Varadkar pledges to increase threshold for top tax rate to €50,000
Taoiseach says Fine Gael will cut taxes over the next five years if the party stays in power
In a speech given to the Fine Gael Ardfheis, Mr Varadkar said the party must go further than recent moves to raise the threshold at which people begin to pay the 40 per cent rate.
As a result of changes announced in the budget last month, the rate will be levied on income above €35,300 from next year on.
However, the Taoiseach’s keynote speech to his party’s Ardfheis contains a promise to significantly accelerate the pace of tax cuts in the coming years. The policy announcement will be seen as a significant move by Fine Gael, given recent budgets have been heavily tilted towards increases in public spending.
Government sources said Mr Varadkar’s plan will cost just under €600 million per year.
It is claimed that projections produced on budget day allow for tax packages of that size every year for the next five years while “still allowing for significant surpluses”.
“This is for the many, not the few,” said a source. “Around 920,000 taxpayers will benefit from increasing the standard rate cut off to €50,000 over five years.”
In his speech, circulated to media outlets ahead of delivery on Saturday, he characterised the current income tax regime as one several “unfair” legacies of the “reckless economic mismanagement of the past”.
“We have managed to reverse much of that unfairness, but some elements persist. For example, people on average incomes in Ireland pay the highest rate of tax. The average full-time income is almost €46,000 but in Ireland we pay the top rate of tax on just over €35,000.
“It discourages parents from returning to the workforce, discourages people who emigrated from coming home, and makes it harder to attract good jobs and talent to Ireland. It is holding our country back.
“Fine Gael will end that unfairness. But we won’t do it in one big dramatic move – we have learned from the mistakes of Fianna Fáil. We’ll do it in a way that’s sustainable and affordable.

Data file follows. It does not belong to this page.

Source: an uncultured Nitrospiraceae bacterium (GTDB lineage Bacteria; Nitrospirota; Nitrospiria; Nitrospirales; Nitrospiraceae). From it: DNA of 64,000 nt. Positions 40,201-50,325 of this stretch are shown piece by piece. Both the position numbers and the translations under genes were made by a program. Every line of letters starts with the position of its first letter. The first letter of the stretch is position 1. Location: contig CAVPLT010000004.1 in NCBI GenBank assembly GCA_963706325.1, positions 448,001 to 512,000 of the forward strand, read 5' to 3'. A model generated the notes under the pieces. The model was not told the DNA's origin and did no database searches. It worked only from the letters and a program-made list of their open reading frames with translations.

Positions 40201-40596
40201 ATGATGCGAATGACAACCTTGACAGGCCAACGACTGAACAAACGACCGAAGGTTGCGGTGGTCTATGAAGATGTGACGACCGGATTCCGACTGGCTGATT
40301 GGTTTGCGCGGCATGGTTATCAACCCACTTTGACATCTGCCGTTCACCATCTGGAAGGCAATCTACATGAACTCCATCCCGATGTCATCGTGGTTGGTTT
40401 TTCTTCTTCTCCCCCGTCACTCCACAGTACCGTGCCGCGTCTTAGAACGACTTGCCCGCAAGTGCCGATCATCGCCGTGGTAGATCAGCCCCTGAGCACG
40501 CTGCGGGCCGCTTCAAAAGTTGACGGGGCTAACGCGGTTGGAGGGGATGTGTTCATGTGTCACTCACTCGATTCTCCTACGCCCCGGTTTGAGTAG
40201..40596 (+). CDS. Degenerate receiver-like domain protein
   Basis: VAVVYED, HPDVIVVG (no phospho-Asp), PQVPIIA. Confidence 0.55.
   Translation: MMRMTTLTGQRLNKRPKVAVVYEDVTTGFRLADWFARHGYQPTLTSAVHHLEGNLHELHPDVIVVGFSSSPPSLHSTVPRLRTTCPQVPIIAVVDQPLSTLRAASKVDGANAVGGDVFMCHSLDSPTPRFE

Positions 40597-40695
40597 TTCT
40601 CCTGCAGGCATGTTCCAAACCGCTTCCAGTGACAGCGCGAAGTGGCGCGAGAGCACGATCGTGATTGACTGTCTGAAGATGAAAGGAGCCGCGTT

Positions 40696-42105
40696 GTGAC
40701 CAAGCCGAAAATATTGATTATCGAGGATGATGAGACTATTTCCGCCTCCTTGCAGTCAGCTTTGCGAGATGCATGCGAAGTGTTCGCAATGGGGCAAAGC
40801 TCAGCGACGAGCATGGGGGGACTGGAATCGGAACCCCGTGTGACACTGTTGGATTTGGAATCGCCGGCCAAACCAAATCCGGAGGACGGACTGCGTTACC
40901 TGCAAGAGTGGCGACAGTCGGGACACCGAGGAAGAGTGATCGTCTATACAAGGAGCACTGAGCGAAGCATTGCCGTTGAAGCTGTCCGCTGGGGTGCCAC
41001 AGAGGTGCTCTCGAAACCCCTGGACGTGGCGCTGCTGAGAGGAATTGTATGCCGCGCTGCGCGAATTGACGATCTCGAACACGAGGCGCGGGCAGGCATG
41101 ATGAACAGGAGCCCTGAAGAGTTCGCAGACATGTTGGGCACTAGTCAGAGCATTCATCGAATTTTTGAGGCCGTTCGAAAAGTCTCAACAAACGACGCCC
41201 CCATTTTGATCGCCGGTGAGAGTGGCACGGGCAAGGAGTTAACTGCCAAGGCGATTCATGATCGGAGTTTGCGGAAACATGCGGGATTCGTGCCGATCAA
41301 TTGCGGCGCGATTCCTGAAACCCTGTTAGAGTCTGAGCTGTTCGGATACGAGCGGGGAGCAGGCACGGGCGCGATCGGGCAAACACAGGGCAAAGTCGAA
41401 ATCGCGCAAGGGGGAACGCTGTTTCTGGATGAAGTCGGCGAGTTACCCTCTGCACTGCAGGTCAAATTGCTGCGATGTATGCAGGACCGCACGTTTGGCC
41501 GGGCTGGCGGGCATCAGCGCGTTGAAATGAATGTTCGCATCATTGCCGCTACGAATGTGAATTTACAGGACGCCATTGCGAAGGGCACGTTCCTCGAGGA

“So, over the next five budgets, we will commit to increase the point at which people pay the top rate of tax to €50,000 for a single person or €100,000 for a two income couple.”
The current point at which a dual income couple enters the 40 per cent rate is around €70,000.
Fianna Fáil talks
On the issue of the talks with Fianna Fáil to review and possibly extend the confidence and supply deal, Mr Varadkar said he is “confident we can secure a deal to provide political stability”.
“We will need it as we lead our country through Brexit in the year ahead,” he told delegates at the City West conference centre in Dublin.
On the issue of Brexit, he said the Government has no “hidden agenda”.
“Our only red line is protecting the Good Friday Agreement: peace in Britain and Ireland; powersharing in Northern Ireland; ever closer co-operation North and South and no hard border.
“No matter what happens across the water, Ireland will continue to be at the heart of the common European home we helped to build. We will do all that we can to build a new relationship with our nearest neighbour.”
In his speech, the Taoiseach also emphasised Fine Gael proposals to assist the self-employed. “I’ll never be found wanting when it comes to standing up for the self-employed – our shopkeepers, our solicitors, our auctioneers, our plumbers, and our farmers,” he said.
He added that he wants to ensure “full equality for the self-employed when it comes to income tax”.
“There’s no reason why someone who’s self-employed should pay more income tax than those of us who are PAYE. And a safety net for a self-employed person who loses their job or business through no fault of their own.”
Fine Gael, he said, believes in “rewarding work” and “making work pay”.
“Some people see a tax cut as the State giving you money. We see it as the State allowing you to keep more of your money, the money you earn.”
He also said Fine Gael is building a State that “cares and, in particular, one that cares for families”. He referenced previous announcements to increase public sector pay, reduce tax, and increase childcare subsidies, among other policies.
Mr Varadkar defended his Government’s performance on the controversial issues of health and housing. He said the “housing crisis was many years and perhaps decades in the making”.
“We know what we inherited from Fianna Fáil – broke banks unable to lend, ghost estates, pyrite . . . Priory Hall, hundreds of thousands of people in negative equity, mortgage arrears, and hundreds of thousands of construction workers on the dole. It was never going to be easy to turn things around but bit by bit, just as we did when it came to unemployment and the economy, we will.”
On health, he said there is now a consensus on how the health service will be reformed via the Sláintecare plan and “a leader in Simon Harris to make it happen”.
He also trumpeted the Government’s Project Ireland 2040 capital development plan and said education spending would increase to almost €11 billion next year.